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She won't meet your ex-wife and her husband: Excuse me, but that's insane. Where does she get off dictating to you when it's situation about which she knows nothing about? If she'd met your ex and smelt an unfished business vibe that would be something the two of you could talk about.

She's judging a situation she can't know about and ordering yout to act accordingly. This is about her. But the problem is, she's ordering you to cut off a healthy relationship for no good reason.

Carolyn Hax: Rarin. Better than the explanation I was about to type out when my fingers locked up in protest. Thanks.

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Arlington, Va.: Thanks for taking my question! My best friend is dating a guy who treats her like crap, gets angry with us when we try to talk to her when we're out together because he thinks we're leaving him out, calls us names, including various obscenities to our faces, pouts when he doesn't get his way, constantly breaks up with her when he's frustrated, then calls her everyday and sends various gifts to get her back. Needless to say, everyone but her hates this guy, and while we certainly don't expect her to ditch him because we don't like him, it's getting really frustrating hearing about him constantly and having him invited to literally every thing we do. We've confronted her a number of times about this behavior, and nothing seems to get through. We'd at least like to not have him around 100% of the time, and when he is around, it would be nice to not have to constantly worry about him getting his way or him getting mad at us. Are we out of line in expressing our unhappiness with her relationship? Is it unfair to ask that he not be present ALL the time?!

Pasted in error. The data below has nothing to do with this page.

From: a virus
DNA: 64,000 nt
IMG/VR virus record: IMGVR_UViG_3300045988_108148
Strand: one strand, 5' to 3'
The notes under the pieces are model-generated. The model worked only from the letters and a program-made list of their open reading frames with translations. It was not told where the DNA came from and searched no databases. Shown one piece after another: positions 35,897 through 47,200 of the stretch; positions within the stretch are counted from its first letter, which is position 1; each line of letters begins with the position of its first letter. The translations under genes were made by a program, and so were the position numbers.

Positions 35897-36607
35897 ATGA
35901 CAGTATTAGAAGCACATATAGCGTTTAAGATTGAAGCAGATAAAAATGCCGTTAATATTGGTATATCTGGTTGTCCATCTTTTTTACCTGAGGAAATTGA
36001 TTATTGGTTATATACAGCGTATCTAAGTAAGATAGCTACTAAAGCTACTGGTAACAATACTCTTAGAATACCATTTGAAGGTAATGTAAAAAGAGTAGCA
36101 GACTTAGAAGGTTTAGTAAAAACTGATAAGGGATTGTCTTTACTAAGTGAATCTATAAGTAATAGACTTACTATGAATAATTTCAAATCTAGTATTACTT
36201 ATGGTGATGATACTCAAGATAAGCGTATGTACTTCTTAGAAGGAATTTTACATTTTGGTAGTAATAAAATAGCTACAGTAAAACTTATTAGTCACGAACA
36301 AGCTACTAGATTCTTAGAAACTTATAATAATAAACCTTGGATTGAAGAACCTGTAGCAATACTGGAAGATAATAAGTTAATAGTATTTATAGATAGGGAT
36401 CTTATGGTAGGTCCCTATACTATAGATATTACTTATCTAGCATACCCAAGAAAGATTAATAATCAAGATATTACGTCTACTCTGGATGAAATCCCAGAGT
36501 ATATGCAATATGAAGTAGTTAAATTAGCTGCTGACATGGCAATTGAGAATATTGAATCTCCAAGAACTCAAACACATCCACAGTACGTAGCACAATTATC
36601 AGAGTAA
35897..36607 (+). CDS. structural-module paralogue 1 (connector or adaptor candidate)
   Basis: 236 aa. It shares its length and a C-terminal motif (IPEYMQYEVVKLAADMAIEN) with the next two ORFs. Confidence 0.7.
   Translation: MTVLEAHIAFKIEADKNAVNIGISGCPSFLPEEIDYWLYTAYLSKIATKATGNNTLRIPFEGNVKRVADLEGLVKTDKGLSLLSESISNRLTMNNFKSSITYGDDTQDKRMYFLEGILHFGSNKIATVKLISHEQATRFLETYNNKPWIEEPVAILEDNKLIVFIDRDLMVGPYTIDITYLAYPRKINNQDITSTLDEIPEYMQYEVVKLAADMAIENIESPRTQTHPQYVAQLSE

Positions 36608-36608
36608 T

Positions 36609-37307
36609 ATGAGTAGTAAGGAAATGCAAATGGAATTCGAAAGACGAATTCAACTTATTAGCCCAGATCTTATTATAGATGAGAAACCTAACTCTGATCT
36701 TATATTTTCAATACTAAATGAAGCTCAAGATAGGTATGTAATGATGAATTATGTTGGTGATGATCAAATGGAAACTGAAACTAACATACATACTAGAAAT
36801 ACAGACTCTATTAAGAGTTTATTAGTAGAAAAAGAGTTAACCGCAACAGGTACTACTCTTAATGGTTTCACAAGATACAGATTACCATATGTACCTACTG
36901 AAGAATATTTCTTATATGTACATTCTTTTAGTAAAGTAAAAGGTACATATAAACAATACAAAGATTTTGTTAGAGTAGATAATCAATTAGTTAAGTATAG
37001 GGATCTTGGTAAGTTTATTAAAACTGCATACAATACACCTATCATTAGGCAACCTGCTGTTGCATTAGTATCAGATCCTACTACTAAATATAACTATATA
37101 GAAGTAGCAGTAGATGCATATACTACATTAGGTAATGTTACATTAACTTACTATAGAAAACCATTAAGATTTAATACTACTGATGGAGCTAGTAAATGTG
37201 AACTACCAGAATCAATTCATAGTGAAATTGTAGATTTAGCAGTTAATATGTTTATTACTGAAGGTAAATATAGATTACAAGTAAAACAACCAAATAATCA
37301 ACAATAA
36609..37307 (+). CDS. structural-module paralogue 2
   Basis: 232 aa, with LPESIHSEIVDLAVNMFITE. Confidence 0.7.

Carolyn Hax: Have you said outright that this guy is abusive and you're worried about her? What you describe is a group case of dislike, but what I see is a dance of the seven red flags. If you are seeing changes in her behavior, point them out. If you are worried about her (and you should be), point that out. If you want to give her the name of someone local she can talk to, call 1-800-799-SAFE and ask for names. If you want to show her literature, scare up Peace at Home's handbook, Domestic Violence: The Facts; it's still out there on the Web.

But please don't see this guy just as the annoyance who's ruining your dinner.

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Lying to grandparents and other rotten choices: Carolyn, I think you may want to make it very clear that sometimes there are situations where every single choice you're faced with in a dilemma is rotten and you're faced with chosing the least regretful path rather than the path to peace and happiness. Sometimes the choice is least unhappy rather than happiest choice.

Carolyn Hax: You made it clear, so I'll just post it and run. Thanks.

That's it for today. Bye, thanks, happy weekends, and I'll type to you next week. Same time, same problems, same adviser of dubious worth.

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Re: Interfaith Marriage: I took a great multi-week course at the JCC in DC for interfaith couples.

Carolyn Hax: Cool, thanks.

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From another former shy bird:: I hesitate to think of either the future stepdaughter or stepmother making a "first" move. It's a series of moves, and if you think of any one as "The First" I find that the pressure and expectations from that once instance can have long-lasting repercussions. Presumeably there's already plenty of history of some kind with the daughter if she's marrying his father anyway. I agree with the no sudden moves plan -- gaining the girl's trust is a slow process, not one started off with a "Honey, let's talk..." type conversation. Generally, teenagers are programmed to flee from these situations. Slow and steady wins the race.

Carolyn Hax: Makes flagrant sense, thanks.